What Causes Capacity Loss of lithium ion battery pack?

Jun.10.2020 356

The energy storage of a battery can be divided into three sections known as the available energy that can instantly be retrieved, the empty zone that can be refilled, and the unusable part, or rock content, that has become inactive as part of use and aging.


As the rock content portion of the battery grows, the charge time shortens because there is less to fill. Quicker charging times on faded batteries are noticeable especially with nickel-based batteries and in part also with lead acid, but not necessarily with Li-ion. Lower charge transfer capability that inhibits the flow of free electrons prolongs the charge time with aged Li-ion. 

In most cases, the decrease is linear and capacity fade is mostly a function of cycle count and age. A deep discharge stresses the battery more than a partial discharge. It is therefore better not to discharge the battery fully but charge it more often. A periodic full discharge is only recommended on nickel-based batteries to control “memory” and on smart batteries as part of calibration. Lithium- and nickel-based batteries deliver between 300 and 500 full discharge/charge cycles before the capacity drops below 80 percent.

Specifications of a device are always based on a new battery. This is only a snapshot, which cannot be maintained over any length of time. As with any shiny new machine, the battery will fade and if left unchecked, the reduced runtime can lead to battery-related breakdowns.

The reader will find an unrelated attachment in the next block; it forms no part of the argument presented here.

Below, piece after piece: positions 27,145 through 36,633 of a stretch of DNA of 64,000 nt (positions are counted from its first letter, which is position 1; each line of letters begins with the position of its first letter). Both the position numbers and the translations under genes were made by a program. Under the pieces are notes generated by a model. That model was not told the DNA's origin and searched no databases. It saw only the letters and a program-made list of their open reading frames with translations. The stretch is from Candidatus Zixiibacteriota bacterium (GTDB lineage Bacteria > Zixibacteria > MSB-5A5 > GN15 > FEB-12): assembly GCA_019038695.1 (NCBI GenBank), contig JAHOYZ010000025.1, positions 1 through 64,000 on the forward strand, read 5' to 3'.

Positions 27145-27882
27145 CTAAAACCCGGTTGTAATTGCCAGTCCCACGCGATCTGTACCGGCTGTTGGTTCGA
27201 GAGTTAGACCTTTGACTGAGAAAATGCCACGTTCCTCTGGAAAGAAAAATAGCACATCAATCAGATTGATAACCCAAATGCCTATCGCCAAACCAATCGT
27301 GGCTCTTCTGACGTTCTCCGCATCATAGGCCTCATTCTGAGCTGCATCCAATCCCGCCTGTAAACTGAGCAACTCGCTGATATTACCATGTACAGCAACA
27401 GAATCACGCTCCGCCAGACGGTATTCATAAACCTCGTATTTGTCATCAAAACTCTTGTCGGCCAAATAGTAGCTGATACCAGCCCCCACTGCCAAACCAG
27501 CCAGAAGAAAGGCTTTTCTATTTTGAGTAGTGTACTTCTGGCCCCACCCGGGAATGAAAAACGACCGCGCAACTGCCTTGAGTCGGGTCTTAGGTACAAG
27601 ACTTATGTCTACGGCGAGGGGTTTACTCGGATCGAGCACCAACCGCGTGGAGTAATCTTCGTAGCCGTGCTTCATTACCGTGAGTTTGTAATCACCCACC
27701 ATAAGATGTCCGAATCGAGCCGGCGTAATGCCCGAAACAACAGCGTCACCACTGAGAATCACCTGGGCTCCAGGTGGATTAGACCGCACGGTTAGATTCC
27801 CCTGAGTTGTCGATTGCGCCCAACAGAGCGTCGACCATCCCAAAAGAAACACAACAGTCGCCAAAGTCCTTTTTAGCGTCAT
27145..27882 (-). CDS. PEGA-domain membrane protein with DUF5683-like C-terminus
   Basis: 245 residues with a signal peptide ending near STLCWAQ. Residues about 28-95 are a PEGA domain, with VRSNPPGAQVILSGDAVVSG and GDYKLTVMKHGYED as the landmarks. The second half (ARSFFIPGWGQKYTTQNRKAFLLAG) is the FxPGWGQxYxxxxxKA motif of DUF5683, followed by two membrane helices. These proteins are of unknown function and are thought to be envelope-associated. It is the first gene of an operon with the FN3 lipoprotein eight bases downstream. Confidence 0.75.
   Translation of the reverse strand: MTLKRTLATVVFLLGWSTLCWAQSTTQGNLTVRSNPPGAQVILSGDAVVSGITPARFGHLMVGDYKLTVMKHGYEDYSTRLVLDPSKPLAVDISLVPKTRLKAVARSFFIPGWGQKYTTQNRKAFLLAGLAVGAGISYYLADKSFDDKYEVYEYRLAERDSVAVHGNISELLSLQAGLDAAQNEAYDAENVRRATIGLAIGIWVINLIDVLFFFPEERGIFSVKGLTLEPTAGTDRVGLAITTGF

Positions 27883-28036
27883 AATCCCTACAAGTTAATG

A pack should be replaced when the capacity drops to 80 percent; however, the end-of-life threshold can vary according to application, user preference and company policy. Capacity measurement, a service that remains the best indicator for replacement, should be done every 3 months with active fleet batteries.

Besides age-related losses, sulfation and grid corrosion are the main killers of lead acid batteries. Sulfation is a thin layer that forms on the negative cell plate if the battery is allowed to dwell in a low state-of-charge. If caught in time, an equalizing charge can reverse the condition. Grid corrosion can be reduced with careful charging and optimization of the float charge.

With nickel-based batteries, the rock content is often the result of crystalline formation, also known as “memory.” A full discharge/charge cycle often restores the battery to full service. A periodic full discharge while the battery is in service keeps the crystallization under control and prevents damage to the separator.